(FINANCE) a type of financial derivative
; a certificate that gives the owner the right to buy (or sell) a fixed amount of a specific thing for a specific price (the strike price
An option to buy something else is called a call option
; an option to sell something else is called a put option
. An option has a strike price, which is the price at which you are entitled to buy (or sell) the underlying commodity
, or stock, or foreign currency, or whatever.
Options allow the owner to speculate in the possibility that market prices will change in a certain direction, without actually spending the value of the underlying item. For example, suppose WTI crude is $85.75/bbl. In order to make $1000 off of a $0.25 increase in the price, you ordinarily would need to own 4000 bbls of crude, which you can't afford. So, instead, you buy a call option for 4000 bbls with a strike price of $85.75/bbl (i.e., exactly what it is now). This option will cost a tiny amount of money. If the price goes up to $86.00/bbl, you don't own the oil, but your options are now worth $1000 to somebody who wants to buy that oil.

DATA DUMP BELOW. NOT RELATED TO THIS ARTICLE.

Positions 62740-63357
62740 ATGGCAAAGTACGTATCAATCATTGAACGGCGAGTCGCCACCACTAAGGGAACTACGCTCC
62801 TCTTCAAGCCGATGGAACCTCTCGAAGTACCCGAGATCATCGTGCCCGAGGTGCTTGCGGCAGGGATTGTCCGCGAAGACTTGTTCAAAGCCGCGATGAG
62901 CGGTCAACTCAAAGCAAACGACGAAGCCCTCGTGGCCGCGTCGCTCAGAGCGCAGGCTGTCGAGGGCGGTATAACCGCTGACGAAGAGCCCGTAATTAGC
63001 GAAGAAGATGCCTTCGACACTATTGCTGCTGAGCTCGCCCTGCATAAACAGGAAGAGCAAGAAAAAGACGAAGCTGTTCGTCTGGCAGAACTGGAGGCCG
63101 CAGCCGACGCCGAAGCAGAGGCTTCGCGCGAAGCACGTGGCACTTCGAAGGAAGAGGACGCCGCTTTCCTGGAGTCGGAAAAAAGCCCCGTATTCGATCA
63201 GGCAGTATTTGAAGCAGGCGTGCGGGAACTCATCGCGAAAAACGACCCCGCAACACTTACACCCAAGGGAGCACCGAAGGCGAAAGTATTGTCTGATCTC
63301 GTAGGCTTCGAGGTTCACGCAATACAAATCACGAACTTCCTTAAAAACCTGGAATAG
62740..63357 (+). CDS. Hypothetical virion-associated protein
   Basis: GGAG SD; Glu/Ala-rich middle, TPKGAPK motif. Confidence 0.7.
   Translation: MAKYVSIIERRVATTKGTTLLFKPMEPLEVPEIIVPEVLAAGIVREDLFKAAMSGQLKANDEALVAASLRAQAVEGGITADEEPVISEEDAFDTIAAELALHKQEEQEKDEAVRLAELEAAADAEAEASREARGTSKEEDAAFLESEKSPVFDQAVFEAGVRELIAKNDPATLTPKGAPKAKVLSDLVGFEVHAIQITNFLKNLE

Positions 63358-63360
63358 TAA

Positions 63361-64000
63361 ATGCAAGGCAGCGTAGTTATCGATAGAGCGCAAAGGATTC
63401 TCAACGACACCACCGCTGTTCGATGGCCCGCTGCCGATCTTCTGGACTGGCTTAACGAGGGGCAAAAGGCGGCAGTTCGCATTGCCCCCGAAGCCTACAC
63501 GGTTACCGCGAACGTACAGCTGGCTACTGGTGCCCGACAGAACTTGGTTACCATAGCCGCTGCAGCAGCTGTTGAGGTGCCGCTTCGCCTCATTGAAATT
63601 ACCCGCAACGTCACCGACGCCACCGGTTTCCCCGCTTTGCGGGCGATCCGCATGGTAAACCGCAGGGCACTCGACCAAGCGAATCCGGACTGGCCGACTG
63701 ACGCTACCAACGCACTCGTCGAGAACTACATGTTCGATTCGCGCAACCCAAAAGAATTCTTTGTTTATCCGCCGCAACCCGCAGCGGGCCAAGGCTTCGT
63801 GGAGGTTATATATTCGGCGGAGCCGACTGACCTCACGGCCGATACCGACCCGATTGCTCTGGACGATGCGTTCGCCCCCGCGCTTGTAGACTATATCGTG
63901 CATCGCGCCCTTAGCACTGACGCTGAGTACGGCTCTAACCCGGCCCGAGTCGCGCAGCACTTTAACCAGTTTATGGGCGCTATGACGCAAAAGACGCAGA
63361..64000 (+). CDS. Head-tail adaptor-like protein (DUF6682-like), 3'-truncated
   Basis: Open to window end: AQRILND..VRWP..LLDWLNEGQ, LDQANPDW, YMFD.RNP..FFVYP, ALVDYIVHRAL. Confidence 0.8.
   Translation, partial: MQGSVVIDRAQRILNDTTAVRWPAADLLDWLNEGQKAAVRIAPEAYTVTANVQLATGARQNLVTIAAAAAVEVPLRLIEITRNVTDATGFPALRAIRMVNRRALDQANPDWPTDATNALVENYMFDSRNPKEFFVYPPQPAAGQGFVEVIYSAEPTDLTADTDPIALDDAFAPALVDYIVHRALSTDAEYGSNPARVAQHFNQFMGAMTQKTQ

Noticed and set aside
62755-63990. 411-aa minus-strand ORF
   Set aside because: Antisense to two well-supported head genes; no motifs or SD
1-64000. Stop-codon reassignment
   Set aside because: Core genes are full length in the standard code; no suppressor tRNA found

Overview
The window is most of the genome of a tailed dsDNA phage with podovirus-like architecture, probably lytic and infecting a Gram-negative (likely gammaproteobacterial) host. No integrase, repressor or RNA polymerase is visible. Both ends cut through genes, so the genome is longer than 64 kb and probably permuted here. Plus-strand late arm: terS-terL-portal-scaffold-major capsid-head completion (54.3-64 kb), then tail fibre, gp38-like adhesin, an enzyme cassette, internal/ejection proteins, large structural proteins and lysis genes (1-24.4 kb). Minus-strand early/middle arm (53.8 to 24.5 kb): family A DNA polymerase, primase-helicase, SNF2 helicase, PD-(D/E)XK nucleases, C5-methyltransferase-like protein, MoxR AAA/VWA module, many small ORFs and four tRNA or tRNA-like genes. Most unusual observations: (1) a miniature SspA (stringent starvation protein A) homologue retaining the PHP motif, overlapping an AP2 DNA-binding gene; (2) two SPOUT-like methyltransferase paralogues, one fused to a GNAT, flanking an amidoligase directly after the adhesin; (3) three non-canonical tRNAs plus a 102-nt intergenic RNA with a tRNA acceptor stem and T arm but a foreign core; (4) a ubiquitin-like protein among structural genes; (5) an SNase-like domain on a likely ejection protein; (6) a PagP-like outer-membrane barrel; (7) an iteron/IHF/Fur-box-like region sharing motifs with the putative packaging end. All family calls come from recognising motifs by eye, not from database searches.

An option with intrinsic value (for example,a call option whose strike price is less than the spot price
) is "in the money." An option with no intrinsic value is "out of the money."